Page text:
The historic dominance of the US is the fruit of its exceptional assets. It is a continental power bounded by oceans to the east and west, and unthreatening neighbours to the north and south. It has huge, albeit dwindling, natural resources. It has had the world’s largest economy and the highest output per head since the late 19th century. The market-driven US economy has also been the world’s most innovative since at least the same era.

The US is home to the world’s most influential financial markets, albeit ones that triggered the Great Depression and Great Recession of recent years. It has been the issuer of the world’s main reserve currency since the first world war. It has offered one of the largest import markets, surpassed only by external imports of the EU.

The US possesses the world’s most technologically advanced and potent military. Since the second world war, it has also had more of the world’s leading universities and research institutions than any other country. It has the world’s most potent popular culture. Its political values still grip the world’s imagination, even if it has frequently fallen short in practice. Its democratic system has proved sufficiently legitimate and flexible to cope with the many challenges history has thrown up.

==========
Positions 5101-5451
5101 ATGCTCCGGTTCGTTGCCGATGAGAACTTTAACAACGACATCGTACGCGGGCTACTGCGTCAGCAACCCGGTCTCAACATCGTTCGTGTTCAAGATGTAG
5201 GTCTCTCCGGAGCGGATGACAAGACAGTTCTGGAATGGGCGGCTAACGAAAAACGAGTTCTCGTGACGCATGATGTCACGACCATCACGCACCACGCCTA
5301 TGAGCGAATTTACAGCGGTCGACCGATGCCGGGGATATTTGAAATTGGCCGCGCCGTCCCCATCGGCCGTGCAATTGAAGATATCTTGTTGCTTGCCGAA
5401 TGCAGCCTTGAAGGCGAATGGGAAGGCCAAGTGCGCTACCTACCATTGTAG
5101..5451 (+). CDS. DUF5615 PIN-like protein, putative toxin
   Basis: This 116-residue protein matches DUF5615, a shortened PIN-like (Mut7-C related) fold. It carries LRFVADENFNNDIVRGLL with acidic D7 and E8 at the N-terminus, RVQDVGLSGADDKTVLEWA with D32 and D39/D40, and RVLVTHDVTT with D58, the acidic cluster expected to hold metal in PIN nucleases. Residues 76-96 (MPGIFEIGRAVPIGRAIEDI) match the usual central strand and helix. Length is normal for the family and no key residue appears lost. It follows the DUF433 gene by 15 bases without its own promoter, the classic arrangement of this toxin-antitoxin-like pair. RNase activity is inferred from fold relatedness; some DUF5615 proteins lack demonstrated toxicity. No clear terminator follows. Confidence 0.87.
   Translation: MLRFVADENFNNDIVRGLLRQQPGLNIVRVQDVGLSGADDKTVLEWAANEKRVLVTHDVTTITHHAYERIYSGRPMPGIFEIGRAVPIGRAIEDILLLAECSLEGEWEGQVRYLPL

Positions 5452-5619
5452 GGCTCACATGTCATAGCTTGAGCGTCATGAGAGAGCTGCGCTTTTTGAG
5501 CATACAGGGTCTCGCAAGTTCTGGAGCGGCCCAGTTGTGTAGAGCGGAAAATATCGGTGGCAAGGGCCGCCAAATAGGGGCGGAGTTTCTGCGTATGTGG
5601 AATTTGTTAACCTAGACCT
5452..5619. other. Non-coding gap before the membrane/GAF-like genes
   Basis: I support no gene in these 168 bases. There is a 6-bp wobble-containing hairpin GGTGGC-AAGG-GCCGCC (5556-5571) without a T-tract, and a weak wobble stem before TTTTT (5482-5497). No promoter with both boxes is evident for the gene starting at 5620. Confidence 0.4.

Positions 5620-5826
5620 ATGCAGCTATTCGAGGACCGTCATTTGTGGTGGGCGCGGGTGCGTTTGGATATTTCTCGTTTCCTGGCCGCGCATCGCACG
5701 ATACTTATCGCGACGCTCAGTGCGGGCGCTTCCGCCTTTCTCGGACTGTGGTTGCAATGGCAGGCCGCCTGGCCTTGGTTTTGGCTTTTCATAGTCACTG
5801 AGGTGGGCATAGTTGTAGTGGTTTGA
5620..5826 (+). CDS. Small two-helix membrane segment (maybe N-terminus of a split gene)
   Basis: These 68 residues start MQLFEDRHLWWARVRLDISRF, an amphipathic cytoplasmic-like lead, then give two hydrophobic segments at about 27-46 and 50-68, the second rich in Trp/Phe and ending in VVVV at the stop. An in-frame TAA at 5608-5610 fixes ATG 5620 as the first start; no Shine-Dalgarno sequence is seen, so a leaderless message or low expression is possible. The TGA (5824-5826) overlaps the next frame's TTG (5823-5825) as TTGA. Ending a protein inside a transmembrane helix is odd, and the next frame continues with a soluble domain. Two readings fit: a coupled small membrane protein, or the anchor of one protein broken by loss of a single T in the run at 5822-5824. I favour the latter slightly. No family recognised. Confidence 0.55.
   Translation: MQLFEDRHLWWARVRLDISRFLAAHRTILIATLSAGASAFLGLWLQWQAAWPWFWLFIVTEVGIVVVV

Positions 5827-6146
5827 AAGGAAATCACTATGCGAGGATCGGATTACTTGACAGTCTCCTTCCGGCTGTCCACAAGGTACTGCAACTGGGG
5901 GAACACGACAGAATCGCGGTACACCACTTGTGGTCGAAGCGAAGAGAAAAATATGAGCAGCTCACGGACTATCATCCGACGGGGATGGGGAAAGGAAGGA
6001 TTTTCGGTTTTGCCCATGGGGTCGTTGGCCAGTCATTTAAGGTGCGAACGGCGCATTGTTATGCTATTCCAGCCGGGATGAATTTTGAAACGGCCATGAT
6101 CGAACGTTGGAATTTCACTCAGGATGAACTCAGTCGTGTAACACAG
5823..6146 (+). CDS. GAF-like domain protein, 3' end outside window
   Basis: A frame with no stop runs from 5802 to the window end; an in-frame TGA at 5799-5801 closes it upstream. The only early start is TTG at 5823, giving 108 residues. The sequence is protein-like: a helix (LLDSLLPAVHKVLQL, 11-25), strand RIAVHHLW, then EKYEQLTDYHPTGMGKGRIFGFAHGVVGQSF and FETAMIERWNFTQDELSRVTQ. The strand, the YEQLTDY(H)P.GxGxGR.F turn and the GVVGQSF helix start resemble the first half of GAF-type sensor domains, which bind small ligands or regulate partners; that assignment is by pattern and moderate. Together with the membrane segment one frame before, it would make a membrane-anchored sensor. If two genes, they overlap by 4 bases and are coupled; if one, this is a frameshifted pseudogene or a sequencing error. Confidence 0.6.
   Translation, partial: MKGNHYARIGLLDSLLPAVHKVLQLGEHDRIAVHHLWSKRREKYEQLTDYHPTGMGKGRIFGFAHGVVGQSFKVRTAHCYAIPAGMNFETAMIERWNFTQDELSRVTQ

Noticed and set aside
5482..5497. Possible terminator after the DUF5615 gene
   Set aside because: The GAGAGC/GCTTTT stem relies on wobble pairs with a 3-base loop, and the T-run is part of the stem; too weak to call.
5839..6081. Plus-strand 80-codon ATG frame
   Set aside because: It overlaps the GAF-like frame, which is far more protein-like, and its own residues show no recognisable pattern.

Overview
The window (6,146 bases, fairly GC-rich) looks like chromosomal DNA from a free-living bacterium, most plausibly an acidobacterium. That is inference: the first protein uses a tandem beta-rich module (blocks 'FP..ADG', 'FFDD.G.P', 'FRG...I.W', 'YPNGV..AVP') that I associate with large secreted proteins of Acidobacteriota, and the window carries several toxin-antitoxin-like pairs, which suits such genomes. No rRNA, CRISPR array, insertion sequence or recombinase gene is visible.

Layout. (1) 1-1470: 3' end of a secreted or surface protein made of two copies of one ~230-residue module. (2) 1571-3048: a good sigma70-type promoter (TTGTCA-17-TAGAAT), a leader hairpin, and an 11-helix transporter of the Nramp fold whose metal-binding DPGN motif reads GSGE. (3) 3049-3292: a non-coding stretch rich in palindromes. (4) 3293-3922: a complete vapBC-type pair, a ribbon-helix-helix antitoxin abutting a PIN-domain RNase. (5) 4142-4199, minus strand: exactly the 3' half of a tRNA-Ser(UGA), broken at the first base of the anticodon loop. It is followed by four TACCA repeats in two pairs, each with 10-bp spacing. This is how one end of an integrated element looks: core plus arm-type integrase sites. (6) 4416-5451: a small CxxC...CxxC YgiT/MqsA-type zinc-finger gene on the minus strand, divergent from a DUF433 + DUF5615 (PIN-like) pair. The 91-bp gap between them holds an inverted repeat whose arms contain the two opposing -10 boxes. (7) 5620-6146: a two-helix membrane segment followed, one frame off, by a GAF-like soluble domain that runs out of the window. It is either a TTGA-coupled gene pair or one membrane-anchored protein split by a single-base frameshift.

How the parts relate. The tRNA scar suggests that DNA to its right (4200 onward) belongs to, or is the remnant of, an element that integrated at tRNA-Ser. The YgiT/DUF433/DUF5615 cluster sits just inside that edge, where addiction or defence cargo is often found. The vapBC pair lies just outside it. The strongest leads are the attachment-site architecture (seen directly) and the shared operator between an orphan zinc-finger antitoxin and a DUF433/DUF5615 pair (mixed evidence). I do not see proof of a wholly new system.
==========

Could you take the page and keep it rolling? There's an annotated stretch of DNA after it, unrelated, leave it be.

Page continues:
Possessed of all these assets, the US managed to form strong alliances and to win its 20th-century wars, both hot and cold, against Germany, Japan and Russia. It shaped the open world economy, which was born after the second world war then became global after the collapse of the Soviet empire. It has offered the world’s most influential model of modernity. Whether we like it or not, we all live in the world it has made.

How much of this array of assets will the US retain in this century? Read more…

As published in on May 15, 2012.


One bullseye cannot rescue Obama’s record

By Gideon Rachman

“Weak.” “Apologist.” Those two words are repeated endlessly in the Republican party’s attack on Barack Obama, as it tries to persuade voters that the US president is not worthy of another term as commander-in-chief.

The charge of weakness will be difficult to make stick. As the president’s team will endlessly remind us, he is the man who sent in a combat team to kill Osama bin Laden – against the advice of some of his aides – and who has ruthlessly pounded al-Qaeda camps in Pakistan with drone strikes.

The irony is that there are really serious criticisms that can be made of Mr Obama’s handling of foreign affairs. But the real problem is not that he is weak or apologises for the US. It is that he has over-promised and under-delivered. Fortunately for the president, this is a relatively complicated idea that relies on some knowledge of world affairs. Therefore it is not a critique that the Republicans are likely to attempt.